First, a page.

The NAWMP uses the period 1970-'79 as a benchmark against which to measure current waterfowl populations. Most Joint Ventures (JV's) under the NAWMP have adopted species population goals equal to the average of the 1970s. In recent years most species have reached or exceeded the numeric NAWMP goals in the PPR, with the notable exceptions of pintails and scaup (Table 4). However even for the species that have apparently achieved target goals, the population response has not been as great as expected based on historical patterns between ducks and precipitation. There is clearly a need for enhanced habitat conservation efforts if target populations are to be sustained.
Table 4. Breeding duck population status and goals for the 10 most common species in the PPR (as stated in the 1998 plan update).
Importance to other wildlife species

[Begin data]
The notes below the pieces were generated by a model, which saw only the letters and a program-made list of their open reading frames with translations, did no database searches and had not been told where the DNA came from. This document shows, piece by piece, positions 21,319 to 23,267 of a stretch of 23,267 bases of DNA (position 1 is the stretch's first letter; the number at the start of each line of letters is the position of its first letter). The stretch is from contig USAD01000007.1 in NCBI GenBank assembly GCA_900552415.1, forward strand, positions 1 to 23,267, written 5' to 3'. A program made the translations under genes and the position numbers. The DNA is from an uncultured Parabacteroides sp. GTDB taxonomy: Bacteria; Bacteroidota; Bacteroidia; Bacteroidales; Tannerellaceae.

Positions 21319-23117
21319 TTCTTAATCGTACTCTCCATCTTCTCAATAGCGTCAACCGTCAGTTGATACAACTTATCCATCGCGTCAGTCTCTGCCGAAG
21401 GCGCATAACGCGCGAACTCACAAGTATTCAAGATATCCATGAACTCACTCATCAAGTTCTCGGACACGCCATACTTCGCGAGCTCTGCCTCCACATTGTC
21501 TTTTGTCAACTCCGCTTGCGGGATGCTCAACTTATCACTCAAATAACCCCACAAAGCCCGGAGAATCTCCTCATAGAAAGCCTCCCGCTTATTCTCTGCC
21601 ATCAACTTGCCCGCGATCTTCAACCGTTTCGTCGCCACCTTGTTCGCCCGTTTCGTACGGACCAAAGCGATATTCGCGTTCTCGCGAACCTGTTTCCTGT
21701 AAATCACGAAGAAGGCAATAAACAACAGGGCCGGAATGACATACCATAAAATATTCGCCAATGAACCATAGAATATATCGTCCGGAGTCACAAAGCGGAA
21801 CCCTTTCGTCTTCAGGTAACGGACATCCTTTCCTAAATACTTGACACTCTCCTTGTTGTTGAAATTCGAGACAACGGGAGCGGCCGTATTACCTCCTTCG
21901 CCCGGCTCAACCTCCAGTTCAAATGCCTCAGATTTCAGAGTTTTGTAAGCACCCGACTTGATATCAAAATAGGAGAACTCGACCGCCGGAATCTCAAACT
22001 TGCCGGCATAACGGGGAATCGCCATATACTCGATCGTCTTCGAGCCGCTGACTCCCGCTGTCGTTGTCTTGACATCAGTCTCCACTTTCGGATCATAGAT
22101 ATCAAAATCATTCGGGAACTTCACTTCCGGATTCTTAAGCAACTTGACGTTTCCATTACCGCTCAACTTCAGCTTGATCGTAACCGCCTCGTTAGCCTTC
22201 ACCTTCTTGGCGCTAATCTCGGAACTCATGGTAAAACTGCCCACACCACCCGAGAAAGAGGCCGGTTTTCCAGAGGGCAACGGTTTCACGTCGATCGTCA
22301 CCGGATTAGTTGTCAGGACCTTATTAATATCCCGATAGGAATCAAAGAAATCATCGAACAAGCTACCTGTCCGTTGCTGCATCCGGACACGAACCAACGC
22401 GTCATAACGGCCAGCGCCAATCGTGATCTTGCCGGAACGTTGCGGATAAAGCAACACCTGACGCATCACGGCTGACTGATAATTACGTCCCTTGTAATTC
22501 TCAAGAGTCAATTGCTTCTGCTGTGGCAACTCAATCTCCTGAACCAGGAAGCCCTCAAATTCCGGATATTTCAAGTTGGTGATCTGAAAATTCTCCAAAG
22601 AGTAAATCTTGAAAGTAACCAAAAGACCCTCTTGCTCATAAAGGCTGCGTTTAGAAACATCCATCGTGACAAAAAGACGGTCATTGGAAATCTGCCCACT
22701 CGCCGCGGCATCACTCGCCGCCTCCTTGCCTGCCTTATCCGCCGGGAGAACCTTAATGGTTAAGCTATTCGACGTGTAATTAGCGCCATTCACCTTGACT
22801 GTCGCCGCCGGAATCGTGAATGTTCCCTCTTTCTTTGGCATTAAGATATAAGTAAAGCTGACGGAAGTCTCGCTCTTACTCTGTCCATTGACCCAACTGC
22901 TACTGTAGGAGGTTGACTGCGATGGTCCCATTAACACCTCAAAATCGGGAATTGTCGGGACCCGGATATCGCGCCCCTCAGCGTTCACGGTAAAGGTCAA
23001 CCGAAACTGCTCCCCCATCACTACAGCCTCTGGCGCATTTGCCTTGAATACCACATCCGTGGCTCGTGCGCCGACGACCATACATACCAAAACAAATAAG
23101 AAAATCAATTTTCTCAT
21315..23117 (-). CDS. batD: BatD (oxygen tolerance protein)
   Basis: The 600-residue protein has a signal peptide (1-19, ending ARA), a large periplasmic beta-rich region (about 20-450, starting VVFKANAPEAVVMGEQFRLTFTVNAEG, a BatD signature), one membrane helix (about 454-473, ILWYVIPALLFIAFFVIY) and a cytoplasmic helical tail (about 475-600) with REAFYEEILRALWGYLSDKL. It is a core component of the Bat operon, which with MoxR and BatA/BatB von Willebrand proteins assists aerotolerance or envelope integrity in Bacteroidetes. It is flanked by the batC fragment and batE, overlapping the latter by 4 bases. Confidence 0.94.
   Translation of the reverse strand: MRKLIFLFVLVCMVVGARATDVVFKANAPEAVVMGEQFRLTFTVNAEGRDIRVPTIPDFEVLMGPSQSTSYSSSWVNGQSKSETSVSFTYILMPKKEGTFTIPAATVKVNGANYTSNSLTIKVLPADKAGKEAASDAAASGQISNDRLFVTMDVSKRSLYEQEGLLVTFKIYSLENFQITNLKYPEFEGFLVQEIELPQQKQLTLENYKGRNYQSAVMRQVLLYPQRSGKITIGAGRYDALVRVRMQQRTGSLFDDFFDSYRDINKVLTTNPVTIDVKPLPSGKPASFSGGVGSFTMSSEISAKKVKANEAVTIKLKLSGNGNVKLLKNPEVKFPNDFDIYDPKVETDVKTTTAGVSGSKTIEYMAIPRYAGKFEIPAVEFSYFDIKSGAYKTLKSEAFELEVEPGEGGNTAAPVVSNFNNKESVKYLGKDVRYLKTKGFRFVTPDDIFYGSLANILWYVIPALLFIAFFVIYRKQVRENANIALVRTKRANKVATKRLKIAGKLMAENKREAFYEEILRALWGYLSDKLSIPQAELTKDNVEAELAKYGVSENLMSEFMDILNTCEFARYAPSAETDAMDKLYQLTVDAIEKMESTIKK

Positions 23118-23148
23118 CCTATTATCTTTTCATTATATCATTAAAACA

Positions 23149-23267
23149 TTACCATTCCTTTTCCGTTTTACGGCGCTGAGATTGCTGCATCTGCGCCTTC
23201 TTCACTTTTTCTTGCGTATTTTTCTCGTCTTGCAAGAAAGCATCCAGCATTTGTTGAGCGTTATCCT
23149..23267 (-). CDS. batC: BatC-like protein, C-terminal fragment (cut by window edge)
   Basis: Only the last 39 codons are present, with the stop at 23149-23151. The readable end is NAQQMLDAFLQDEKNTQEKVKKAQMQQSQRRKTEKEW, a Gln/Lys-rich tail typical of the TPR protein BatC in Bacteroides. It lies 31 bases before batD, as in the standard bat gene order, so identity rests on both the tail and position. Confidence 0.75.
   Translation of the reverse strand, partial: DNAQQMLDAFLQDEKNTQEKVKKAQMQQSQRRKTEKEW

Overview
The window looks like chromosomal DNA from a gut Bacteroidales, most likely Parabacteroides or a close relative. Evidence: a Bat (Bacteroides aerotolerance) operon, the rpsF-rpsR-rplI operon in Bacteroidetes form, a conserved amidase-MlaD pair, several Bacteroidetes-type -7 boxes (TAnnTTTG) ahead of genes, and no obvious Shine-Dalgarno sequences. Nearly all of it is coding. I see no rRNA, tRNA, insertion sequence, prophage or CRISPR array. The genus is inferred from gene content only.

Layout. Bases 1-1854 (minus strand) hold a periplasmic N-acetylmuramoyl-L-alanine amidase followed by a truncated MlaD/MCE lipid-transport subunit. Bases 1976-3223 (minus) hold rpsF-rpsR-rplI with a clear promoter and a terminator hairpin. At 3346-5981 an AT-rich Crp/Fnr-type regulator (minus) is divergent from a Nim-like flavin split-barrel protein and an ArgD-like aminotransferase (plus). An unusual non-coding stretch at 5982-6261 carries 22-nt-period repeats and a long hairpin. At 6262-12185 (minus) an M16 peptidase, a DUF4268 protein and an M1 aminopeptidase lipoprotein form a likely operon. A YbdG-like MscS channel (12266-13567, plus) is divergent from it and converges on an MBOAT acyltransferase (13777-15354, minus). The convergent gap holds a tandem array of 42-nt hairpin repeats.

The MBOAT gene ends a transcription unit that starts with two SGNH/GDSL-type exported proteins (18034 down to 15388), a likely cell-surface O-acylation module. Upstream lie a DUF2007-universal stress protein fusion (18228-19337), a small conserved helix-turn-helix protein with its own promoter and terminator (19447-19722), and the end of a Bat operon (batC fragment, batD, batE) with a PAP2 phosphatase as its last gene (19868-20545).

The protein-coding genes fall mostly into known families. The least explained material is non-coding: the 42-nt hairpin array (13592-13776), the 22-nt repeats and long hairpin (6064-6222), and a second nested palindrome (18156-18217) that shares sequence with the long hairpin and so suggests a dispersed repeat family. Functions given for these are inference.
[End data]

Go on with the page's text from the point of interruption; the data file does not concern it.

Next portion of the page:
The same complexes of wetlands and grasslands that make the PPR the core breeding area for North America's waterfowl also make the region extremely attractive to other migratory species. Besides ducks, geese, and swans, 225 other migratory bird species can be found in the PPR. Recent studies have shown that populations of many of these birds are diminishing at an alarming rate. These include numerous species of shorebirds, wading birds, and grassland songbirds. Included among these are priority species such as whooping cranes, Franklin's gulls, yellow rails, burrowing owls and piping plovers. During spring migration, wetlands are used by Hudsonian godwits, American golden plovers, white-rumped sandpipers, and buff-breasted sandpipers. Shorebirds such as Wilson's phalaropes, marbled godwits, and American avocets are common breeders in prairie pothole wetlands. In areas where large tracts of grassland still exist, priority species such as Baird's sparrows and Sprague's pipits are common.